In addition to taking his weapons, the people of Lilliput also search his pockets, and their delights at finding mysterious objects in his pockets is pretty funny. The reader has to think to himself, "I know what that is," but as time passes on, we see objects from the past and wonder, what is that? It is like showing an Ipod to a child today and having them well aware of what it is and what it does. Take it back to the 1950s and people would have no idea what its purpose is.

In all, this section on Lilliput is one of my favorites in the book. It gives us a great glimpse of who Gulliver is as well as Swift's satirical sense of style. I hope all of you enjoyed it as well and I am looking forward to reading your thoughts as well!

If you have your post up, please comment here with a link so that I may put a link in on this post. Check back throughout the day to visit other bloggers to see their thoughts about dear old Gulliver and his travels to other places!

My Mom's Post


  1. It's been a little while since I've read this, but I remember lots of laugh-out-loud moments in this first part. Thanks for reminding me of some of them. I really connect with Swift's sense of humor.

  2. Thank you for your interesting review. I have never read this one so it is all new to me - but there was a literary magazine in the 1940s called Lilliput - I wonder if it was named after the kingdom?!

    So interesting and thoughtful, thank you for sharing


  3. Here's a link to my post about part 1: Thanks for inspiring me to reread it! I love the satire, and the point about the romance novel is something I'd forgotten about. It is pretty funny.

  4. Great summary Allie. Somehow I never had to read Gulliver's Travels during my school years, but - thanks to your initiative - I will be rectifying that this month. My post is up at

    Hi Lindsey, your post popped up in the interim between my first visit here and my loading of my post. I'm going to go check it out now.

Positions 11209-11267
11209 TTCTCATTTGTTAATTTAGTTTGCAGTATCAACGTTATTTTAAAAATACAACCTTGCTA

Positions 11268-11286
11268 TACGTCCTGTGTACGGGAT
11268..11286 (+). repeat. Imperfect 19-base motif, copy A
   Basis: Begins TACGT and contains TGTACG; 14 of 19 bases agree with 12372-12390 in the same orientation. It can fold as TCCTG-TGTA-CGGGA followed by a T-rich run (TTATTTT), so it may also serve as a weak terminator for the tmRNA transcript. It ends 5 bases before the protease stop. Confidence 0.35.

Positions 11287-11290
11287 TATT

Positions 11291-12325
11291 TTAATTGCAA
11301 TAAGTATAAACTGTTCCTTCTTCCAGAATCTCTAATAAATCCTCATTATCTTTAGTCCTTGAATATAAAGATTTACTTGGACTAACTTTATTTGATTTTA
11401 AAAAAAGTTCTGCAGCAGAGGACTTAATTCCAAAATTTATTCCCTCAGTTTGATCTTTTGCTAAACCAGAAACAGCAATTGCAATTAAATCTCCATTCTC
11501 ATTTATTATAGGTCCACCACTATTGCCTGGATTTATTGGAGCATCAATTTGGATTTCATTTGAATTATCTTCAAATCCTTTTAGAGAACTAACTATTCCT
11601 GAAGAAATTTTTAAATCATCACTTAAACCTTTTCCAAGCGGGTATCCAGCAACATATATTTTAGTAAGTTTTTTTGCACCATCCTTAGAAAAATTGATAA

5. Hey, here is my post:

  6. I'm overbooked on my blog right now, so I can't do a post, but I did read Part One in time for yesterday. I thought I'd just share my thoughts here. :)

    I was delighted by how easy the tone was, although I've noticed, reading more 18th century lit this year for the Decades Challenge, that it's all more light-hearted than I would have expected. Less stodgy than their Victorian progeny, imo. ;)

    I was worried that since I don't have much historical knowledge of British politics of the time that I wouldn't 'get' the satire, but it feels pretty universal. I thought some of the more 'utopian' sounding bits were interesting...I especially thought the whole 'Poor people wouldn't DREAM of burdening society with children just because they were horny' thing was hilarious, especially in light of 'A Modest Proposal'. I was a little nervous when he got to the subject of girls' schooling, but he seemed pretty progressive.

    I also liked the attention to detail...all of those little discussions about how big the geese were, how much food they ate, etc. just really helped bring it to life for me. Beforehand, I imagined the satire might trump the story, so I'm glad to find that's not the case!

    And those were my disjointed reactions to part one. Can't wait to start on Part Two!

  7. Oh, and the potty humour cracked me up! And the analogy of church wars to how to crack on egg. :D

  8. I'm entirely with Eva here - this book requires no knowledge of early 18th century British politics. Our rulers are big from one perspective, but awfully small from another. A universal and timeless idea.

  9. I enjoyed reading your comments here Eva! The difference between 18th-century writers and the Victorians surprised me too. The 18th century writers tend to sound more modern in many ways and can be easier to read, although I still love the Victorians too. I think reading the 18th century writers like Swift makes me feel more connected with my ancestors - we're really not that different from them when it comes down to it.

  10. Oh, I completely agree. I have noticed that I have a hard time comprehending some Victorian writers because everything seems so complicated. I am in the middle of Robinson Crusoe and the style is completely different than that of some Victorians. I find it much easier to read and understand, and I also feel like I can relate to. I may even venture to say that I find it far more modern than some of the 19th century writers I've come across!

  11. I'm sorry that I haven't participated this week, I'm extremely busy. I will be away upcoming Wednesday (obligatory school-trip), but I'll be here for the last 2 parts :)

  12. I wonder if the more forthright, modern feel to the 18th century writers has to do with the freshness of the novel. It hadn't been around very long, so perhaps authors were more busy delighting in this new way to tell a story than trying out variations on it? (I still love the Victorians too!)